Cleaning up a hacked site


#1

I was hacked a few days ago and am trying to close things down and clean up. I see lots of information but sometimes need some basic questions answered… I to get some help with this here.

I host about a dozen domains on Dreamhost - one, and its subdomain were shut down (by changing the name of the url) by Dreamhost and there was a Google warning about the subdomain, which has just one Wordpress blog on it.

There are .htaccess files all over the place, not just in the suspicious site that have a script that means if the referrer is Google or Facebook or about 50 others it takes the user to a russian site. From my own computer I can type in the url and I see the site as I should.

I have gone through and changed all users to SFTP and put in new passwords.

On the domains I manage (most of them) I had one username with ftp access, I have now created a separate user name for each site with its own password.

Is that last step useful at all? Good practice?

My original username is still there, and weirdly can access the files in SFTP even though each domain is set to another user… not what I expected, why is that? Perhaps that will stop soon as things change in the Internet tubes?

I have deleted the .htaccess files or replaced them with older ones I had that looked ok. They got rewritten overnight (before I’d changed all the pwrds.)

Question: is it ok just to delete .htaccess files?

Enough for one post. Thanks for your interest.


#2

[quote=“waltzzz, post:1, topic:56536”]On the domains I manage (most of them) I had one username with ftp access, I have now created a separate user name for each site with its own password.

Is that last step useful at all? Good practice?[/quote

Yes and it depends. Obviously with different users programs running as one user can be restricted from accessing files of another. This would have prevented all your sites having malicious .htaccess files planted, for example, when those sites themselves were not vulnerable to what was exploited in your WP blog.

With SFTP the server doesn’t chroot to your home directory. It is not a side effect or temporary.

[quote]I have deleted the .htaccess files or replaced them with older ones I had that looked ok. They got rewritten overnight (before I’d changed all the pwrds.)

Question: is it ok just to delete .htaccess files?[/quote]

That depends on their purpose. It is OK if they weren’t there to begin with, but if you have applications or a particular web server setup (ie, custom error pages, friendly URLs, etc) you might adversely affect site operation.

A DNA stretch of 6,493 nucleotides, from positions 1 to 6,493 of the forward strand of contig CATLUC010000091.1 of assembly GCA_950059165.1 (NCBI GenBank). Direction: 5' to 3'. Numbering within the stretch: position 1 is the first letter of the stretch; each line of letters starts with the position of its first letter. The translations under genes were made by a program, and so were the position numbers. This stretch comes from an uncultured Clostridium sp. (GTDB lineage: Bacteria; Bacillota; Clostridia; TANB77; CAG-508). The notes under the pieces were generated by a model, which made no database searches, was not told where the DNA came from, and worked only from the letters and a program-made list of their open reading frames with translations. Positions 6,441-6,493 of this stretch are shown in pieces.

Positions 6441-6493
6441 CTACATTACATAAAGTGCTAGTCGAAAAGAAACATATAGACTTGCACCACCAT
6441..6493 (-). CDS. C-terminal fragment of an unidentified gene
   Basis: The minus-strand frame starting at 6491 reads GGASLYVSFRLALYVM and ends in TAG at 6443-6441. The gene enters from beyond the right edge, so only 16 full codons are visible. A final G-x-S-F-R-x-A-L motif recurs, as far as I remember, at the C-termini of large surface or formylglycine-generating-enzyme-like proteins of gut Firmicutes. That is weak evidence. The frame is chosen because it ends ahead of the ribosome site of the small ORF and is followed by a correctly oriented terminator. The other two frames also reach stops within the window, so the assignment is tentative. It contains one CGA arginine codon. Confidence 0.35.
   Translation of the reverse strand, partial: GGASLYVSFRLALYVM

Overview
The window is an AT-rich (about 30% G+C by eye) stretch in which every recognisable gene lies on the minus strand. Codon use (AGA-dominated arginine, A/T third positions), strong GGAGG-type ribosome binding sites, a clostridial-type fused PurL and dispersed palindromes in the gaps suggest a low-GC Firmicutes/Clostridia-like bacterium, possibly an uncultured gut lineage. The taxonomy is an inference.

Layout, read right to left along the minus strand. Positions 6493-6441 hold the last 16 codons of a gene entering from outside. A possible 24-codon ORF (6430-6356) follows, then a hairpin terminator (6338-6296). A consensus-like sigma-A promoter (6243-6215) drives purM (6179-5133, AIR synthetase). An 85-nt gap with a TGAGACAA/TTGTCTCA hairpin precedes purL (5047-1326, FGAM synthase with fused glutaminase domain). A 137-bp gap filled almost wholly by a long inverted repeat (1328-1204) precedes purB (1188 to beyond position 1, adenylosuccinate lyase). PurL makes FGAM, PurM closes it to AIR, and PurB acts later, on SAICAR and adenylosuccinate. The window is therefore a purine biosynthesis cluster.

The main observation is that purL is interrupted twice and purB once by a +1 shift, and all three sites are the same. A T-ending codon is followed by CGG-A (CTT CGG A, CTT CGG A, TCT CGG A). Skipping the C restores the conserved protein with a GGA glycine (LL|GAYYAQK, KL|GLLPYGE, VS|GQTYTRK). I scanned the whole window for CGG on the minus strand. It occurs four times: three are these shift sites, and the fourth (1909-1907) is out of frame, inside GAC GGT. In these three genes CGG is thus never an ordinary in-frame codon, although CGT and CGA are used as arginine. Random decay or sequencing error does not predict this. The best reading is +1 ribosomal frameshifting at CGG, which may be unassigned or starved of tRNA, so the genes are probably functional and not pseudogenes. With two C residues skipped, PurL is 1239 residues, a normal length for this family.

Also, depending on how you do backups, look into using diff/rsync to detect files that have changed or been added to your user accounts, not to mention keeping copies of the HTTP server logs around longer if you get advanced enough to parse attack URIs.


#3

Thanks Atropos7

All helpful.

Still puzzled:

I wrote

"My original username is still there, and weirdly can access the files in SFTP even though each domain is set to another user… "

You wrote:
“With SFTP the server doesn’t chroot to your home directory. It is not a side effect or temporary.”

When I log in with SFTP with one of the new names for a domain I see just that domain.

When I log in with SFTP with the original user name is all the domains it used to manage.

Can I delete that user altogether? Should I or is it somehow a special user?


#4

[quote=“waltzzz, post:3, topic:56536”]When I log in with SFTP with one of the new names for a domain I see just that domain.

When I log in with SFTP with the original user name is all the domains it used to manage.

Can I delete that user altogether? Should I or is it somehow a special user?[/quote]

It’s not a special user and could be deleted altogether. I probably mis-understood your original question. The DreamHost Panel doesn’t automatically delete directories that were being used to serve web sites. So when you switch a domain to being served from the directory of another user, or even to a different directory of the same user, the old directory will remain. You should at least rename it (using SFTP) something like example.com.old instead of example.com to avoid any confusion with the live site.


#5

Yes thanks, good to have that confirmation. I’m re-doing each site with its own username and SFTP, marking the others sites as example.com-old in the case where I keep the old user.

In one case I created a new SFTP user for a domain, deleted the old user from the user list. Was that silly? Whats happened is that I can add new files to the domain, via the new username, and they show up on the web, but when I download and edit one that was there already and replace it, the old version persist. I’ve cleared the cache & cookies etc. Still not seeing it after 6 hrs. Wondering if the old files are still there unattached to a name? Sneaking in to the net. Or if it is an SFTP or a permission thing? I’ve got this problem with a html file and with a pdf. This one should be a December (not May) version of the fees http://www.katetapley.co.nz/fees.pdf

All this basic stuff to learn while I’ve found it was a sm3.php type of attack. Deleting these files from all over as well as corrupted .htaccess files.


#6

Use a tool to get details like http://web-sniffer.net/ or Firebug for Firefox etc instead of relying on the browser.

OK but what did you do to keep the attack from happening again?


#7

That web sniffer is good! And my changes seem to be ok.

I’m still in process about prevention.

I have changed all passwords, moved to SFTP with a new user & password for each domain

Updated all software. Deleted useless things like Wordpress themes.

I have searched around and have a list of stuff to follow up with. Basically things like this:

I appreciate being able to get help here when I get stuck.